Forty-five acid sulfate topsoil samples (depth < 0.5 m) from 15 soil cores at 11 locations along the New South Wales coast, Australia, were selected to investigate the chemical behavior of Zn, Mn, Cr, Co and Pb in these soils. The amount of HCl-extractable Mn was much smaller than the mean value of the total Mn documented for other soils. This may be attributed to enhanced mobilization of Mn from the soils under the extremely acidic and seasonally flooded conditions encountered in the investigated soils. The pH-dependency of soluble Zn and Mn was strongly affected by the availability of acid reactive Zn and Mn compounds. There were fairly good relationships between soluble Zn and acid reactive Zn compounds, and between soluble Mn and acid reactive Mn compounds. Soluble Zn and soluble Mn concentrations were important controls on exchangeable Zn and Mn concentrations, respectively. In contrast to the suggestion by other authors that adsorption of Co was closely associated with Mn oxides present in soils, the exchangeable Co in the investigated acid sulfate soils was not clearly related to the abundance of Mn minerals. In addition to the fact that there are few Mn minerals present in the soils, this might also be because the availability of cation exchange sites on the crystal surfaces of Mn oxides was reduced under extremely acidic conditions.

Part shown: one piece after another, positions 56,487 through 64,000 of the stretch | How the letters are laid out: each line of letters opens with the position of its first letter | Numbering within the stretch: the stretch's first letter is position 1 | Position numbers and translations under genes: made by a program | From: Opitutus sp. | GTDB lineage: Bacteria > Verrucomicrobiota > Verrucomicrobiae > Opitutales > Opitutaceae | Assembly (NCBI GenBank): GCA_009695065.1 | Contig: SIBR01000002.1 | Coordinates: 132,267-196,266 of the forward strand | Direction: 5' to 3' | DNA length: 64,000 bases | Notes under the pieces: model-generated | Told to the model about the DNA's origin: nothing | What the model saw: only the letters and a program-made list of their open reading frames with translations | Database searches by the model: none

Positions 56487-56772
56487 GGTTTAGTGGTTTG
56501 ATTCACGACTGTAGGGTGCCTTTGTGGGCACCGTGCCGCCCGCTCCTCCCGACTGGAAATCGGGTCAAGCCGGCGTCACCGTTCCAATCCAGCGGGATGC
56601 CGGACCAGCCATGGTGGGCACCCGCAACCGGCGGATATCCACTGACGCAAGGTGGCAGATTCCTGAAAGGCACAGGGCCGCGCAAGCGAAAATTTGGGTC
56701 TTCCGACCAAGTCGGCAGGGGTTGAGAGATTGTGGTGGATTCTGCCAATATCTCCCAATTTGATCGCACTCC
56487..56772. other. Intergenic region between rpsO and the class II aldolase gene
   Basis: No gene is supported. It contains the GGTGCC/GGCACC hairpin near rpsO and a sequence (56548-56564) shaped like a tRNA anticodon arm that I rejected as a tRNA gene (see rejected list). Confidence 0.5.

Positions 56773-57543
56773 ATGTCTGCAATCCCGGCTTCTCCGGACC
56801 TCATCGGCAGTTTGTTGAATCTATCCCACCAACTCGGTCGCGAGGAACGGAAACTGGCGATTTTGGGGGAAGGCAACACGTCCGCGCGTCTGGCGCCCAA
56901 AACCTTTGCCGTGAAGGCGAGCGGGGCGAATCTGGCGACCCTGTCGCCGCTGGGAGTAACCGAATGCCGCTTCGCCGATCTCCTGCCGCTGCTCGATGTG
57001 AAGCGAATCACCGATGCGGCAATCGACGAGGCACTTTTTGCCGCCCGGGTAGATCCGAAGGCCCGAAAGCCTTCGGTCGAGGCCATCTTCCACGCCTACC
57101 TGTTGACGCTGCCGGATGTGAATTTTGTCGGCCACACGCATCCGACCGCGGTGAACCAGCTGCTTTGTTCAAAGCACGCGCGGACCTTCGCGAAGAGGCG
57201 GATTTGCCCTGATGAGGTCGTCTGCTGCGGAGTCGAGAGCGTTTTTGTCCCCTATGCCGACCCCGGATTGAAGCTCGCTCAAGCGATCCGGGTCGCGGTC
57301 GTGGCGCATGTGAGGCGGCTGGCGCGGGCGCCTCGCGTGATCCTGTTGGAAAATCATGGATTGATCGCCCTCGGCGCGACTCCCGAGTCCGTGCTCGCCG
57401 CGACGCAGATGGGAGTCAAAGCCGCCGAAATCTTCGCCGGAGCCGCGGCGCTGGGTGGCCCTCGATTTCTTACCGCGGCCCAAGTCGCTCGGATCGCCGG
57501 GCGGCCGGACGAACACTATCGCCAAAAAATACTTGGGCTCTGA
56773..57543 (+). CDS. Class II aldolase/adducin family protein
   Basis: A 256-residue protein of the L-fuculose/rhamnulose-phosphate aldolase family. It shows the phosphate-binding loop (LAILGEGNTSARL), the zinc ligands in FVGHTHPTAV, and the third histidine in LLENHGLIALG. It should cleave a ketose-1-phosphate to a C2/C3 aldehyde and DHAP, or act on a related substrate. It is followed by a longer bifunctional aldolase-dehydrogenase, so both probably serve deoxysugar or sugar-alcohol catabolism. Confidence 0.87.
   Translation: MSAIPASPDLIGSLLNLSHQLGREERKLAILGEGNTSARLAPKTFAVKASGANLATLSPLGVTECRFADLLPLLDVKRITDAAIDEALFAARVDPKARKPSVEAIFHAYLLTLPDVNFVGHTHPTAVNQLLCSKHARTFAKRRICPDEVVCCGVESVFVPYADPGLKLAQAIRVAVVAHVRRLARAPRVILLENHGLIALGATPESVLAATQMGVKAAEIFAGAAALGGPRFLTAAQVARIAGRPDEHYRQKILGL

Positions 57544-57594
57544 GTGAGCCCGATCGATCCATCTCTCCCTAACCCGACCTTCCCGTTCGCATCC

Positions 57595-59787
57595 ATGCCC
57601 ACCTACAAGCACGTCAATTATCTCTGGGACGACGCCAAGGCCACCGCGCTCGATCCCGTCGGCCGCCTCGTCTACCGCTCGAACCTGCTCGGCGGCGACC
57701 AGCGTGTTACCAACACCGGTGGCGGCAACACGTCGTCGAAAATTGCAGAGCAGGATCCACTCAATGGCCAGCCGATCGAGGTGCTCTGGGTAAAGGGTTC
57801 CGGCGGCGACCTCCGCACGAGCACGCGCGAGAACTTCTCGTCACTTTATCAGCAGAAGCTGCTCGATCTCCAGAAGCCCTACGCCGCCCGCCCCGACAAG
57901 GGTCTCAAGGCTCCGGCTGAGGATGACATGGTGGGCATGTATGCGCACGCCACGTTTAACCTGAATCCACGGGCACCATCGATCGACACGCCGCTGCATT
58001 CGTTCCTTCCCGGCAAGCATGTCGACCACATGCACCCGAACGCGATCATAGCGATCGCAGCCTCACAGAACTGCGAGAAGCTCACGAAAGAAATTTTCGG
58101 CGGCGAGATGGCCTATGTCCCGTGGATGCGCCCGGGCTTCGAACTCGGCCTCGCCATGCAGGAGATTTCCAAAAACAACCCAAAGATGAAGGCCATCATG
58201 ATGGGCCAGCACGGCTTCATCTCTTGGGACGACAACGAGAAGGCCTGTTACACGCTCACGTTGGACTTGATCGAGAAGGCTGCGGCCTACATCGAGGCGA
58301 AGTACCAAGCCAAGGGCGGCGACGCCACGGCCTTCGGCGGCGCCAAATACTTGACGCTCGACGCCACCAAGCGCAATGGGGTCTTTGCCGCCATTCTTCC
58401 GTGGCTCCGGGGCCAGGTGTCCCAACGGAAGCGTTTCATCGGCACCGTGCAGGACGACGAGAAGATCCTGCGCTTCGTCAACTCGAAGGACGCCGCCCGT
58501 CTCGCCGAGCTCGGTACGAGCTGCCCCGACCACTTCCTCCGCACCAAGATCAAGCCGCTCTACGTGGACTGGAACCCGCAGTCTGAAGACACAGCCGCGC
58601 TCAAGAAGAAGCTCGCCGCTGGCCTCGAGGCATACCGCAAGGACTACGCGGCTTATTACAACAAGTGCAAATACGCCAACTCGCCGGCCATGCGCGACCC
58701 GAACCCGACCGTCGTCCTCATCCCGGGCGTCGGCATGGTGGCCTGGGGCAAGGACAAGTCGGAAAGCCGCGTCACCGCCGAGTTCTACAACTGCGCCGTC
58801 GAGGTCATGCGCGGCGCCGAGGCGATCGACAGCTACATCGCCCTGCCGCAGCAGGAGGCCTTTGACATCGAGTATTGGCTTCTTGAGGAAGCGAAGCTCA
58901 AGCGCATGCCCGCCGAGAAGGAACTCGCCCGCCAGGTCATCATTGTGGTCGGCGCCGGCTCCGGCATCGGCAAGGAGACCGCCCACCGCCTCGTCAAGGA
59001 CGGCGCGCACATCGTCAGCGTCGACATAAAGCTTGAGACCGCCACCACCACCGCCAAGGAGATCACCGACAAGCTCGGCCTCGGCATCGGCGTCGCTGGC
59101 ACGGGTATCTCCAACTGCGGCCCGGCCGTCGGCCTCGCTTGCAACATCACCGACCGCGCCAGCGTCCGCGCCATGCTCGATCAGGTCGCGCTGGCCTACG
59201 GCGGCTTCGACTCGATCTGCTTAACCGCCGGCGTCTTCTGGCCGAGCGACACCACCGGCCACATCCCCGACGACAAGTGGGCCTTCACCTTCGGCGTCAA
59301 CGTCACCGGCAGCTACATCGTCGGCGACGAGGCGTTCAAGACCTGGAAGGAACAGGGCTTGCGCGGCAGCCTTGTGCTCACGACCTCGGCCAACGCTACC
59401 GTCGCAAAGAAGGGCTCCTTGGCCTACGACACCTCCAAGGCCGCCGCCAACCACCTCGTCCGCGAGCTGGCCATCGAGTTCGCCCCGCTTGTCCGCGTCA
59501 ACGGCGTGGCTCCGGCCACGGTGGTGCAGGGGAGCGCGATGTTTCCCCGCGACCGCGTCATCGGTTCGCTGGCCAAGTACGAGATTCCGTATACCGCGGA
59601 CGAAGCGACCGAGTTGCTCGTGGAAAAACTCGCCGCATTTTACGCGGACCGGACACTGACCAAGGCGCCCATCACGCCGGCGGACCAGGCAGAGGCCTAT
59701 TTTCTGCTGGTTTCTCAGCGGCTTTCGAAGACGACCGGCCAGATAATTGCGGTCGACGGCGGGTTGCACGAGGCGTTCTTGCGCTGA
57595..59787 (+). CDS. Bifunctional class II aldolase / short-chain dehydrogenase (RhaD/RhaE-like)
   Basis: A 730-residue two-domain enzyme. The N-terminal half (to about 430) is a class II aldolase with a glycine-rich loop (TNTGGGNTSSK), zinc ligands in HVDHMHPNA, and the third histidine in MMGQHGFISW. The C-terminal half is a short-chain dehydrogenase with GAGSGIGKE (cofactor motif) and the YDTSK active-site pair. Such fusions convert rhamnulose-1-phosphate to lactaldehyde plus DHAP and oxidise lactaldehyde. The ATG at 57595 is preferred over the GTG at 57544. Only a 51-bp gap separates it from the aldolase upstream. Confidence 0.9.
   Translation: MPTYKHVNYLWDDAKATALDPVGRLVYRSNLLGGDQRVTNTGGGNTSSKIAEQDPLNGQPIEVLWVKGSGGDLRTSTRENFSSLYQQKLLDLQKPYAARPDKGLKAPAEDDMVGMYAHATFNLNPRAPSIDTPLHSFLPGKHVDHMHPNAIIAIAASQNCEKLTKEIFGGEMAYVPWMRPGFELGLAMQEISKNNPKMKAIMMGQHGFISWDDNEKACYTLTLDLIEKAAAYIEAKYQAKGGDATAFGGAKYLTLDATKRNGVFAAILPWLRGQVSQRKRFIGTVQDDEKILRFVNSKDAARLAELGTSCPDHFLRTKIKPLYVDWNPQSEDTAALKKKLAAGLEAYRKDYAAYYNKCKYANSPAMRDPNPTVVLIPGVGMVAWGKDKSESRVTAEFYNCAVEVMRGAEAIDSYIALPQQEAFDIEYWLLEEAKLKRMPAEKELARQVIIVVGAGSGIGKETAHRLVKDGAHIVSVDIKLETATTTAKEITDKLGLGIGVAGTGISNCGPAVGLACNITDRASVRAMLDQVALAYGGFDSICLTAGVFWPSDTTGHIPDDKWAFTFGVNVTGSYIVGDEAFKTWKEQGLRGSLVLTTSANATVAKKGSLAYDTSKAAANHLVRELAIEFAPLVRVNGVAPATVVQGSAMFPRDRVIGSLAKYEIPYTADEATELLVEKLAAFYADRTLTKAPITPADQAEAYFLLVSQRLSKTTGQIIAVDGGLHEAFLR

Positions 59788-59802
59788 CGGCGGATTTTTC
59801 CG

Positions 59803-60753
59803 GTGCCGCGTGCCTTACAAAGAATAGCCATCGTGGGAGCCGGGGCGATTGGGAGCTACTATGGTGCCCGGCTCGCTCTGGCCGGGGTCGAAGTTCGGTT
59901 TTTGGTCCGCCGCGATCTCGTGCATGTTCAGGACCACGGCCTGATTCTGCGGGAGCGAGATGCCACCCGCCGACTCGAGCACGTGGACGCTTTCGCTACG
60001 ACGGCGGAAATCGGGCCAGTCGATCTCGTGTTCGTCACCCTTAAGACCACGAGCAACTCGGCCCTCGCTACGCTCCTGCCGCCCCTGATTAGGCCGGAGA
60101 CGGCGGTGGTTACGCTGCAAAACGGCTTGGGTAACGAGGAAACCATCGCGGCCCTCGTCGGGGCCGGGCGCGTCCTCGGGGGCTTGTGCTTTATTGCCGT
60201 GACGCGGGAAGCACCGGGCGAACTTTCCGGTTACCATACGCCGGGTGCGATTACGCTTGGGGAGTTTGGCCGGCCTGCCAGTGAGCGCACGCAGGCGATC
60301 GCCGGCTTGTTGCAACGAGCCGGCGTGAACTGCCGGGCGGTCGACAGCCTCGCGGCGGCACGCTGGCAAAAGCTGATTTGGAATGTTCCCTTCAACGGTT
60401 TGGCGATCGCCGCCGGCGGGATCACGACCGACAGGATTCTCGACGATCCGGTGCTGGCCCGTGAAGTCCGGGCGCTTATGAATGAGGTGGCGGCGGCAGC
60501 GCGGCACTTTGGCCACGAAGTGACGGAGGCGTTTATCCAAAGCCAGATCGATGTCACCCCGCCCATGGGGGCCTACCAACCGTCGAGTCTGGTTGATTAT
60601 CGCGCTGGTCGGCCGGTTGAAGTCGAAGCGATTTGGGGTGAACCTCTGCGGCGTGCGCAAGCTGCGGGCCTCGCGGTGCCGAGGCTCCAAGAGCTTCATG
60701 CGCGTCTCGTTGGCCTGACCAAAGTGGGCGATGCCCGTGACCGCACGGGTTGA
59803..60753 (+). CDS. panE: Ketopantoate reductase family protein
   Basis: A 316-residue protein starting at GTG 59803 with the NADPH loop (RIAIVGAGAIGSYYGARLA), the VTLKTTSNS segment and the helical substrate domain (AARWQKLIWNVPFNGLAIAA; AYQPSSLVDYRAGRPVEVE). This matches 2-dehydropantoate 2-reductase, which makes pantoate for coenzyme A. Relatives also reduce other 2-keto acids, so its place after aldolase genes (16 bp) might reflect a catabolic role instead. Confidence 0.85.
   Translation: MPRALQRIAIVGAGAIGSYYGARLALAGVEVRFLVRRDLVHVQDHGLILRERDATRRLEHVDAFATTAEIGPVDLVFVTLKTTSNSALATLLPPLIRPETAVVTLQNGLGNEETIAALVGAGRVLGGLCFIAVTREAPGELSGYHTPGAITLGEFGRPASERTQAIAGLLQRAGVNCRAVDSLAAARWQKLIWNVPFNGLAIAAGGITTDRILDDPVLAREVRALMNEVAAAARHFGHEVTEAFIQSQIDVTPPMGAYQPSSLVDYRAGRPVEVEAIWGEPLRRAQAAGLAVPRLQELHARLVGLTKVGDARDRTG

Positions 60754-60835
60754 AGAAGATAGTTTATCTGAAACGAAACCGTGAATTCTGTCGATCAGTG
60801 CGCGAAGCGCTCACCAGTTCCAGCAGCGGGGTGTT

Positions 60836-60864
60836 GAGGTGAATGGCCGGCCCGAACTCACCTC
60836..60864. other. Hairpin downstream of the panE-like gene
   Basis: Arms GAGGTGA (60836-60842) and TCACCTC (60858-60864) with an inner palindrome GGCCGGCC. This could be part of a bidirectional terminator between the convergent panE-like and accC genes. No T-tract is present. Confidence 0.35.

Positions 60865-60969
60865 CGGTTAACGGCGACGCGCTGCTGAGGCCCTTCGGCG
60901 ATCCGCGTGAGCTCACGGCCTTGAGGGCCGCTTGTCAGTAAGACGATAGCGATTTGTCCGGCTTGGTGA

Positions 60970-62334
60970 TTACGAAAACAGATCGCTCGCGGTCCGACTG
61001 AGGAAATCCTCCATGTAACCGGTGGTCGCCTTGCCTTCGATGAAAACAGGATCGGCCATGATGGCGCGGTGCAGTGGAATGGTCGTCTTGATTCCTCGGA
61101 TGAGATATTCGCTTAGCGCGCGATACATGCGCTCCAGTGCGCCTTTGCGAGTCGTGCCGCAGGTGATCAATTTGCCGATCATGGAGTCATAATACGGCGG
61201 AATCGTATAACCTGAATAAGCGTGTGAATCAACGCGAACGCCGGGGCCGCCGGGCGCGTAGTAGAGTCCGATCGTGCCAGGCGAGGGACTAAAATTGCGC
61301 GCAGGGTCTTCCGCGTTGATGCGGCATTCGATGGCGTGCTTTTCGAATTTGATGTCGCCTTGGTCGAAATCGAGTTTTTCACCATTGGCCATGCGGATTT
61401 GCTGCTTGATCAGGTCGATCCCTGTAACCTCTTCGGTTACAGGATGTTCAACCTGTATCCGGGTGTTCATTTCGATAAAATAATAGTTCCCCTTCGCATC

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|Published - 2001